By Aaron Reiss
By Angelica Leicht
By Dianna Wray
By Aaron Reiss
By Camilo Smith
By Craig Malisow
By Jeff Balke
By Angelica Leicht
"These are the kind of people who have employment prospects, maybe even are recently coming from a job," says Culhane, who has been advising the new administration on homeless policy. "If you're homeless, the only thing we know how to do is put you in a shelter, which effectively keeps you homeless...We're stabilizing them in an unstable situation."
The money is scheduled to arrive no later than April 1, but it could take at least three months for it to be distributed and put to use. Culhane and others warn that communities with little prevention experience may not be able to spend the new money effectively.
"They're getting this big block of funds under a program which is designed to prevent homelessness," says Brian Sullivan, a spokesman of the U.S. Department of Housing and Urban Development, which is allocating the funds. "So it's fair to ask the capacity question: Can they handle it?"
As the new trend takes hold, Houston is still scrambling to catch up with the old. Its goal is to relieve the strain of the people who now rotate inefficiently and perennially through the city's homeless system, draining what little resources it has and creating a backlog people like Culhane say can keep the newly homeless from making it quickly back to their feet (see "Hardcore Homeless").
Akylah Martell was evicted last summer after losing her job, then failing to get her fledgling catering company off the ground. She and her six-year-old daughter ended up in the overflow room at Star of Hope, sleeping on mats on the floor with 50 other people.
The people in overflow must leave in the morning and can't return until night. Martell watched as groups of women and their children clustered together outside. From time to time, a woman would leave the group and jump into one of the cars prowling nearby. When Martell finally got a room, her roommate, an ex-prostitute, resented the details of Martell's former middle-class life; she eventually stole all of Martell's clothes. Martell made it into Star of Hope's transitional living center in November. She doesn't know how much longer she could have lasted in a chaotic emergency system that's getting more crowded by the day.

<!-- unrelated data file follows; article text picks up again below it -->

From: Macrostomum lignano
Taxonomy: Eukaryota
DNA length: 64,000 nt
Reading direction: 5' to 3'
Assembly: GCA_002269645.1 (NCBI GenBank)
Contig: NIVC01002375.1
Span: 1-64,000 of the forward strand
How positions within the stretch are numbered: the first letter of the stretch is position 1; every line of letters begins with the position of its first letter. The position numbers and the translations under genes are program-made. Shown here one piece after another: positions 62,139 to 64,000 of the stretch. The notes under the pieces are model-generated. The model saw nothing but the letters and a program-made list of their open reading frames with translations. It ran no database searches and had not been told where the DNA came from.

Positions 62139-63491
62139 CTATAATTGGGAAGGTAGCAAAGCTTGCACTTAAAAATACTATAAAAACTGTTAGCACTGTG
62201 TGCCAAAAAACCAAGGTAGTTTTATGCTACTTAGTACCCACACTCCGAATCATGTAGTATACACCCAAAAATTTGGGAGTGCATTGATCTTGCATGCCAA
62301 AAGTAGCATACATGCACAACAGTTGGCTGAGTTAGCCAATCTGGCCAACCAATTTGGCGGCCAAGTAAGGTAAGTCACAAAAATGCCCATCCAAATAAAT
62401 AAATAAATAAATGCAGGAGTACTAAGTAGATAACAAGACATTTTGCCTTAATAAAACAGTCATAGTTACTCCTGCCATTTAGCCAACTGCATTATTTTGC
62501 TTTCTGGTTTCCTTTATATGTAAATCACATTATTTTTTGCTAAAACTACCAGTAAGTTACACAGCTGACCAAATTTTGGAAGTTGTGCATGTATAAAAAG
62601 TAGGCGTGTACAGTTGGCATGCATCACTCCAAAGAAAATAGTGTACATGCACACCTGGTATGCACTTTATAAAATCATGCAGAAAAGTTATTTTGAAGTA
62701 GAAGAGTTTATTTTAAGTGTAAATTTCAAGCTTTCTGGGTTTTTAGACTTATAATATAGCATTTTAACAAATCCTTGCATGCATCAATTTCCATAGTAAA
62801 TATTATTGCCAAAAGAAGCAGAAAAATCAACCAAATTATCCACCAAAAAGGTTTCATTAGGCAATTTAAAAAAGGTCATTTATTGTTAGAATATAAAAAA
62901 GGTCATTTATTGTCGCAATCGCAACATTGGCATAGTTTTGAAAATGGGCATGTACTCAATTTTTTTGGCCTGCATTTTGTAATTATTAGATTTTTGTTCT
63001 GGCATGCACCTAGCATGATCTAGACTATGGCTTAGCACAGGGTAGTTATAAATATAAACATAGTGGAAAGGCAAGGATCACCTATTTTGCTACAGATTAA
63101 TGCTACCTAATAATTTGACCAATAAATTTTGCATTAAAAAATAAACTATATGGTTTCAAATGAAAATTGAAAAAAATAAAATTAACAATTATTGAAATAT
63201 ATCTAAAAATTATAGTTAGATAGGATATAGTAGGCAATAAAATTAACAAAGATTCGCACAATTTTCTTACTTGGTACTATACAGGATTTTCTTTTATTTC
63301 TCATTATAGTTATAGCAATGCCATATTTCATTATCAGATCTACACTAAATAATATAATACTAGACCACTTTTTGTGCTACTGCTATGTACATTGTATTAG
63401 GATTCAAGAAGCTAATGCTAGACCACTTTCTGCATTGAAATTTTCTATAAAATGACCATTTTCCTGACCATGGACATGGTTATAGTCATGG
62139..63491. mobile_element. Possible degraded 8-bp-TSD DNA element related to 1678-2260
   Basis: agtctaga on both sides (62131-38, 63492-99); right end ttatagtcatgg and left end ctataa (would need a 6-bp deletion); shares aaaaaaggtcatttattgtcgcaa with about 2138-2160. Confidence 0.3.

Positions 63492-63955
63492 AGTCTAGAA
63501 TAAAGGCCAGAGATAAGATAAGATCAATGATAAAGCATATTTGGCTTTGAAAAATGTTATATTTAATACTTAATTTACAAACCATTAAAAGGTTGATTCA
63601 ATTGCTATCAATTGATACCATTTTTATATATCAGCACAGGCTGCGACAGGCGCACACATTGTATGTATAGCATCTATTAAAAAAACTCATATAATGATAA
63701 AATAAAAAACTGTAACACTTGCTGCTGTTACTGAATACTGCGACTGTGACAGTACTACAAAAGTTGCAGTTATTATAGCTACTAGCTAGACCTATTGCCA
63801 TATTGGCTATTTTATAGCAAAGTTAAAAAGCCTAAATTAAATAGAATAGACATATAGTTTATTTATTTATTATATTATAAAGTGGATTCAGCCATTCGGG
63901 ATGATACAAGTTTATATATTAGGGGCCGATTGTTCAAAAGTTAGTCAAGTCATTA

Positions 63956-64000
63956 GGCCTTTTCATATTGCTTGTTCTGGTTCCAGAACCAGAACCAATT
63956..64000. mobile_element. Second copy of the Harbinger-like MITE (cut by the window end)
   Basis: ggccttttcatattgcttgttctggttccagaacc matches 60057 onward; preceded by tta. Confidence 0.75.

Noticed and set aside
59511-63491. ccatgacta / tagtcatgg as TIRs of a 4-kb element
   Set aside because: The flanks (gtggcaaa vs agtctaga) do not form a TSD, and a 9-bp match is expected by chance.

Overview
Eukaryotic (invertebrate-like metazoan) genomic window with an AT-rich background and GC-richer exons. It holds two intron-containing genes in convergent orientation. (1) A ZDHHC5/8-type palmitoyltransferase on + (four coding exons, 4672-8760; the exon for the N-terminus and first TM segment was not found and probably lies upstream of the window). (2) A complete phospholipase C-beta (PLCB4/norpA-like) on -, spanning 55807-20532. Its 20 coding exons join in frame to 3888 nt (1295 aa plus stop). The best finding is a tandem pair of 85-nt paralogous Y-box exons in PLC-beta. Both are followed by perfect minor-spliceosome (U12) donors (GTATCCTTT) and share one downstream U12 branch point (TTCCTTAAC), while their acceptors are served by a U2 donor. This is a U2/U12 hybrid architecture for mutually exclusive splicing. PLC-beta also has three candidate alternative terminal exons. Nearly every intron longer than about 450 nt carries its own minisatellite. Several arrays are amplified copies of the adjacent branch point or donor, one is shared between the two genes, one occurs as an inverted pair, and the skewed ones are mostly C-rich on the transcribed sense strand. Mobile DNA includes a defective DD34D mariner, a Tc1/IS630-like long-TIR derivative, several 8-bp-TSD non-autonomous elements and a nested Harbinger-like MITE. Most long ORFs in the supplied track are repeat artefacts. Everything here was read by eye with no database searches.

"In a way, I feel lucky," she says, "for having gotten into the system when I did."
Housing First is a concept that originated in New York City in the early 1990s and has since spread throughout the rest of the country as a way to end homelessness instead of manage it. It has been the standard for getting the chronically homeless off the streets and out of shelters for much of the decade. It holds that people need stable housing before they can get their lives in order, not the other way around, and it was controversial at first — the idea of giving the drunk guy under the bridge his own place, no questions asked, can be a hard sell. Proven success in cities from New York and Seattle to Chattanooga and New Orleans has since turned around most critics.
Houston has been slow to catch on.
The crux of the concept is permanent supportive housing — not just getting someone housed, but surrounding him with the social services he needs to get himself stabilized. This is expensive and requires a steady cash flow to maintain. Texas ranks near the bottom of the country in funding for both social services and housing. There are no dedicated revenue streams that can be counted on to support anything long-term. It even leaves federal Medicaid matching funds on the table, which can be used for case management. And it puts very little money toward mental health, the primary cause of chronic homelessness.
"We made tremendous strides in the last 50 years in public awareness and understanding of mental health issues, but there's still a long way to go," Houston Mayor Bill White says. "It's unrealistic to just tell somebody suffering from schizophrenia to go get a job."
White and the other big-city mayors in Texas recently signed a petition requesting a $25 million increase in state funding for supportive, work and housing retention services for the homeless.
Houston contributes very little money of its own to fill the gap. Almost all government money comes from HUD, and this is mostly spent on affordable housing. The Coalition for the Homeless says the city needs almost 1,400 shelter beds and almost 2,000 permanent supportive housing beds. There are 534 permanent housing beds under construction. Like the bulk of those already available, these will be the cheaper, dorm-like single-room occupancy units that most Housing First proponents consider outdated.
The city's Housing and Community Development Department controls the bulk of the federal funds, and it will dole out all of the new prevention funds. The department was ordered to repay $15.1 million in misspent money after a recent HUD investigation into its housing programs.
The Houston Housing Authority, meanwhile, does not view directly addressing homelessness as part of its mission, according to its spokeswoman, Regina Woolfolk. Critics argue that the fourth-largest housing authority in the country should contribute by providing vouchers and setting aside units for the homeless.